Wednesday, October 31, 2007
Bernie Lau was my first mentor in a martial arts context, he had the confidence in my having the potential to be good at the budo stuff, to drive me and push me to exceed what I could have done otherwise. Bernie taught me to drive myself, to not be afraid to try and fail, but to learn from that experience.
Andy Dale was another in my early days, he really worked with me one on one a lot since quite often it seemed like I was the only one or one of only a few people in class. Andy was Bernie’s first student in Seattle, and he reinforced what Bernie did, as well as frame it in his own words. Physically, I’m more built like Andy, so he was able to help me understand how physique affects technique.
Doug Tsuboi was another darn good influence on me. Doug spent a lot of time helping me when I was teaching at the University of Washington. With out ever being too much of a pain, along with Andy, he helped me learn to communicate ideas and the idea of being a role model. Though I was far too young and stupid to realize it back then.
Don Angier was another major influence on my martial arts. He was kind enough to treat me as a student in his dojo, and help me understand how things connect in what I thought I knew. Which helped me to understand the idea of "self learning". Though I was never an official student, he treated me as one and helped me to frame what I was learning in a manner that was understandable and far more communicable to others.
Fujiko Gardner is another unrecognized aikidoka outside the Pacific NW. Even in the Pacific NW, she is not really recognized as the pioneer woman in aikido. She was teaching in the early 1970’s, a few years before Mary Heiny came to Seattle and founded the Seattle School of Aikido. She is perhaps one of the finest examples of believing in community and expressing that through her aikido I’ve ever met. When I was dumped on for Icho Ryu leadership, Fujiko was one of my models for approach of what I wanted to develop in my role as head fluffy bunny of Icho Ryu.
Jon Bluming is surprisingly one of my mentors in how I approach things. Big, strong, tough, crude, and a very good man to those he cares about. In a very short period of time, he got through to me on some very important aspects of what it means to actually live up to being a teacher and what that really means.
But one of the influences in this mix of my life is someone not at all in martial arts. This is someone I’ve met as a kid only a few brief times, but still saw everyday. His name is Chris Wedes, and he played a character on local Seattle TV called "JP Patches". JP Patches, the mayor of Seattle City Dump, was on KIRO TV from 1958 until 1981.
I watched his TV show daily, morning and afternoon after school, and was on it twice. Even when I was in high school, I still enjoyed his show if I was home sick (or skipped classes) and watched TV. JP and his TV sidekick Bob Newman, more than any one else I can think of, shaped my sense of humor and the twists and turns my mind travels for laughs and how I view things. You notice I still refer to JP, not Chris or Mr. Wedes? Real fans, known as "Patches Pals" will always first think of JP, not Chris Wedes, the man behind the makeup.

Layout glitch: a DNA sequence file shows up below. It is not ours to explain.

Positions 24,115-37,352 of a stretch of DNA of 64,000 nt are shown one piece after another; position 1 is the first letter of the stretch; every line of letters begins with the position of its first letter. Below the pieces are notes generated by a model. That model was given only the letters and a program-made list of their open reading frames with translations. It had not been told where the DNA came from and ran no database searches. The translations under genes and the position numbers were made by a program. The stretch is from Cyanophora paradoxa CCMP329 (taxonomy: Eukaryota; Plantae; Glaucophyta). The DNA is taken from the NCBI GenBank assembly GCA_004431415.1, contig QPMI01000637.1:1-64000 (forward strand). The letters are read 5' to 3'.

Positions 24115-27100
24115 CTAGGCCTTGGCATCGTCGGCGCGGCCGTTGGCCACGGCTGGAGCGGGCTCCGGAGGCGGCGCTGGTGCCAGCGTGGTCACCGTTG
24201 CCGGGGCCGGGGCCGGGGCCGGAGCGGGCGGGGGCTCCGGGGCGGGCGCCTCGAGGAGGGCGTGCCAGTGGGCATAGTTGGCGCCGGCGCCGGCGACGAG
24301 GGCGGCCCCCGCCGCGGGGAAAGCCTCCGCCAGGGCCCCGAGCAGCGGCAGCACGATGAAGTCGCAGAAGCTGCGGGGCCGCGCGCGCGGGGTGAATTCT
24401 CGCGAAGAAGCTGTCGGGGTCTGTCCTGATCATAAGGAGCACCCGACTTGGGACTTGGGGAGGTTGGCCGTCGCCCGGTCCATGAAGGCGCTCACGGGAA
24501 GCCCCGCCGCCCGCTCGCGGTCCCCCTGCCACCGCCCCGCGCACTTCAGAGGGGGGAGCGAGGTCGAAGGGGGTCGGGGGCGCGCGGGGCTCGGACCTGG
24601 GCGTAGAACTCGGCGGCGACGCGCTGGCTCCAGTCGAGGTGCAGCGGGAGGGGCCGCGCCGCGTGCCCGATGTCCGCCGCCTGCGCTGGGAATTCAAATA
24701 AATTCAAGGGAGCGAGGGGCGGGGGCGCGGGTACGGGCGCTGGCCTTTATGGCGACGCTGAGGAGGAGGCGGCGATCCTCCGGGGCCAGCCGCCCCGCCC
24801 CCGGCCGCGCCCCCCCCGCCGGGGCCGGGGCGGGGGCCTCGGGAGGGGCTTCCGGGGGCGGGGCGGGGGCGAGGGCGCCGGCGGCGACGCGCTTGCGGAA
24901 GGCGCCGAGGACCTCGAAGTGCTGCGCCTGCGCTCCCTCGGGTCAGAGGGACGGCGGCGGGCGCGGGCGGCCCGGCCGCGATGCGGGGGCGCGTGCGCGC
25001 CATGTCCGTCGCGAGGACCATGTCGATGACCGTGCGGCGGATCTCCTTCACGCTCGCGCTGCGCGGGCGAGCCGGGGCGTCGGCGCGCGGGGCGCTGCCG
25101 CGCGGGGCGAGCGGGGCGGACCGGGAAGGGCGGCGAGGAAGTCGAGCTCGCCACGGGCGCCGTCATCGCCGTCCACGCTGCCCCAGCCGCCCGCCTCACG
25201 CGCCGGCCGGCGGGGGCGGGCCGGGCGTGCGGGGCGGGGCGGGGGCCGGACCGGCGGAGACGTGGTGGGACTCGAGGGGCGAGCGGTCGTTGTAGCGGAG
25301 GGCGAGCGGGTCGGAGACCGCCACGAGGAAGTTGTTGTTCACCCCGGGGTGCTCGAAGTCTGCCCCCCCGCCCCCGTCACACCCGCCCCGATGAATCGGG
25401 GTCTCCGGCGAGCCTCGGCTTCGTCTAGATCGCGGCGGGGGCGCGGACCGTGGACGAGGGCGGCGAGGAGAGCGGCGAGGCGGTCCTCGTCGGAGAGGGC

For anyone not from the the Seattle area, it’s hard to understand, but this man, along with Bob Newman, really shaped the children of two generations locally. Here is a link to JP’s web page. http://www.jppatches.com/
There were a few local kid shows at that time, which along with JP, really were off kilter in humor. Stan Boreson on KING, Brakeman Bill on KTNT, along with JP, were the leaders in local kids shows. And to me, they rocked.
But JP Patches was king of those shows. Captain Kangaroo? Far too wholesome. Sesame Street? Sorry, can’t hold a candle to JP in my mind. Want more on these guys who shaped Seattle humor for decades? Here’s some more links.
Why do I include JP in this influence and mentor blog? JP recently announced he’s got blood cancer, and has canceled his upcoming appearances. This is sad to several generations of Patches Pals. It also got me to thinking what a major influence he really was, in a good way to the entire Puget Sound area.
How so many so called martial arts kids programs (really just expensive baby sitting with pads) fail to do as much as this one man did to reach out and help foster a lot of what kids needed for success in life with his simple show and good humor. Despite the humor, there was a good solid message for kids to do well for their own sake.
JP’s public appearances have never failed to draw a crowd and he always, always, had a kind word and time for kids and us Patches Pals. A few years ago I was at the Northgate shopping mall and JP and his sidekick, Bob, dressed up as JP’s erstwhile girlfriend, Gertrude, was there. Read the website history, it will make sense. (maybe)
I stood by the sidelines, and watched parents who grew up watching JP Patches, taking their kids to meet JP Patches. And watched with real pleasure, kids who had never seen this man before, responding to his encouragement to do well in school, help at home, and both children and parents laughing at the humor and teasing he gave them all.
JP Patches, regardless of how much time I spent with him personally, is one of my major influences in how I try to look at things in life. Off kilter and twisted, so tragedy becomes humor, and humor helps you to get through the tough times in life. And honestly, that way of looking at things has helped me to better understand martial arts and the way things connect in not so obvious ways.